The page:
The biggest piece of advice that I can give to a client is to refrain from social media when you are involved in litigation.  Be it a criminal case, a divorce, a restraining order – no matter what type of case, the best bet is always to stay silent.  Clients are often surprised by this advice or assure me that they only share their information with their “friends” through security settings.  I am frequently asked by clients if  social media accounts are monitored by the Commonwealth during the pendency of a case (ie while waiting for trial).  Bottom line, I wanted to take a moment to explain why social media and legal action, can go hand in hand.

You Do Have a Right

We live in a world where there are so many ways to speak our mind to those around us.  Facebook,Twitter, Instagram – I am sure there are more than I can list here!  It is common to want to vent when you feel you have been wrongly harmed, when you are sad, when you need to share emotions.  It is our nature to want to tell others what has happened in our daily lives or to seek support when we are stressed.  With the advent of social media, it has become easier to share our stories, good and bad, with our friends and acquaintances.  The problem is, when we share this information, we are often sharing it with more than those we planned.  We are often sharing it with the world.  People tell me “well, I have a right to free speech!”  Yes, you do.  Yes, you can exercise it.  Just know that once you put your free speech out on social media, you can’t take it back.  It’s as simple as that.

Social Media and Legal Action

Using social media to share details of your arrest, or any aspect of the charge, can harm your case.  You do not know who may happen to read your page and share the details with someone else.  A simple statement can have a profound effect on the outcome of your sentence.  Take this example: A man is arrested for breaking into a car in a neighborhood one night.  While he is out on bail, he posts on his social media page about how he is always being targeted by the police because of where he lives.  While he is commenting back and forth with his friends on the page, they chat about another evening when they went out with friends to a local bar and how much fun they had.  Someone reading the page recalls several cars that were broken into at the parking lot that evening and reports the information and the social media page to the police.  This, coupled with more evidence, is enough for more arrests.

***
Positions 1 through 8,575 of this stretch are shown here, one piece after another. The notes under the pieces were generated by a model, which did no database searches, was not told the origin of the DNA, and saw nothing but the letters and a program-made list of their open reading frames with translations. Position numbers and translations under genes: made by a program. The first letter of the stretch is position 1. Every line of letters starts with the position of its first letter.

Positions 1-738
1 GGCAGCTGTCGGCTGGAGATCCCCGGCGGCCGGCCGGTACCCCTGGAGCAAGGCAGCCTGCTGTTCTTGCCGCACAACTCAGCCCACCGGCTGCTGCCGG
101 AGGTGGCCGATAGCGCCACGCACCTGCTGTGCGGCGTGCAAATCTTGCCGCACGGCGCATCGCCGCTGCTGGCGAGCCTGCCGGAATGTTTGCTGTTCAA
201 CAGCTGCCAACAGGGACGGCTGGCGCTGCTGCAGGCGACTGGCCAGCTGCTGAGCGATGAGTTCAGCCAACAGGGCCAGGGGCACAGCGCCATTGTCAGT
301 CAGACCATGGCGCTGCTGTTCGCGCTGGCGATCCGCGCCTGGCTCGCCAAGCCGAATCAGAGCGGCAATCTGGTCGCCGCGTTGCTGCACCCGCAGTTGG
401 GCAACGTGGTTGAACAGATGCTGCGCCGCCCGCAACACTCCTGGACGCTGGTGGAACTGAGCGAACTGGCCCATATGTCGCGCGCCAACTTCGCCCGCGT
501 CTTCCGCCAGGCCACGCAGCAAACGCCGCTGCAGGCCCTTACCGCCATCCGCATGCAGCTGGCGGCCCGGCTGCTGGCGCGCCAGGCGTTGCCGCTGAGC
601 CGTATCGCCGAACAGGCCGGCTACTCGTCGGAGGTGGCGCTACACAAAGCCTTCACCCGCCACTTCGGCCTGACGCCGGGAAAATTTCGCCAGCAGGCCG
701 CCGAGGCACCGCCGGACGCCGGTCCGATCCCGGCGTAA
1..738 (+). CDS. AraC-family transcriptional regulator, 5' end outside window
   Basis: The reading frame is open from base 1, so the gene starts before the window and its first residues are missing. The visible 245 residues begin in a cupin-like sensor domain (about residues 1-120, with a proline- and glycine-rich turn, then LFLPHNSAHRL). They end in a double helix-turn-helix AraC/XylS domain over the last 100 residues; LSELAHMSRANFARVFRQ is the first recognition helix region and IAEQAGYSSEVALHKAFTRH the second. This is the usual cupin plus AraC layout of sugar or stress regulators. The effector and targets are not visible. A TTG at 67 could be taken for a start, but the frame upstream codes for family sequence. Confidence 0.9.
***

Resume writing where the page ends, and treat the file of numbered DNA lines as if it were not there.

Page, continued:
Criminal and Civil

Talking about your divorce on social media is also a very big “no no.”  Sure, you may not be “friends” with your soon-to-be ex-husband, but chances are there are still friends that each of you have in common on social media.  Once the information is out there, all those that are still connected to you can see what is on your page.  Here’s a difficult example of how that can hurt you:  father fights and fights for rights to have weekend parenting time with the kids despite mother’s concerns about his drinking alcohol in the presence of the children.  During one of his parenting weekends, he leaves the children with his parents (their grandparents) for a few hours, goes out to a party and enjoys adult beverages.  His friend takes and posts several pictures at the party, tagging him and thereby posting the pictures on his page.  His wife then tries to argue in Court that he not only shirked his parenting duties to go out and party, but when he arrive back home, he was in no share to care for the children when their grandparents left the house.  If the Court had any suspicion about father’s use of alcohol, it’s hard to deny with photos of him on social media looking rather intoxicated.

Just Because It’s Your Right Doesn’t Mean You Should

Err on the side of caution always with social media.  Do not post about your case at all. Do not post about the process at all.  Don’t make negative comments about the police or the district attorney. Post pictures of your dogs.  Post pictures of the flowers in your yard.  Post a poem.  Stay away from anything having to do with your case and you will not have to worry that what you’ve posted is going to hurt you. As I tell my clients, when it doubt, don’t say it and don’t post it.  Once it’s up there, you may be able to remove it but not before the world has a chance to see it, and to print it or memorialize it in some way for the future to use in litigation.

 

Have other questions about social media.  Contact me HERE to discuss your concern.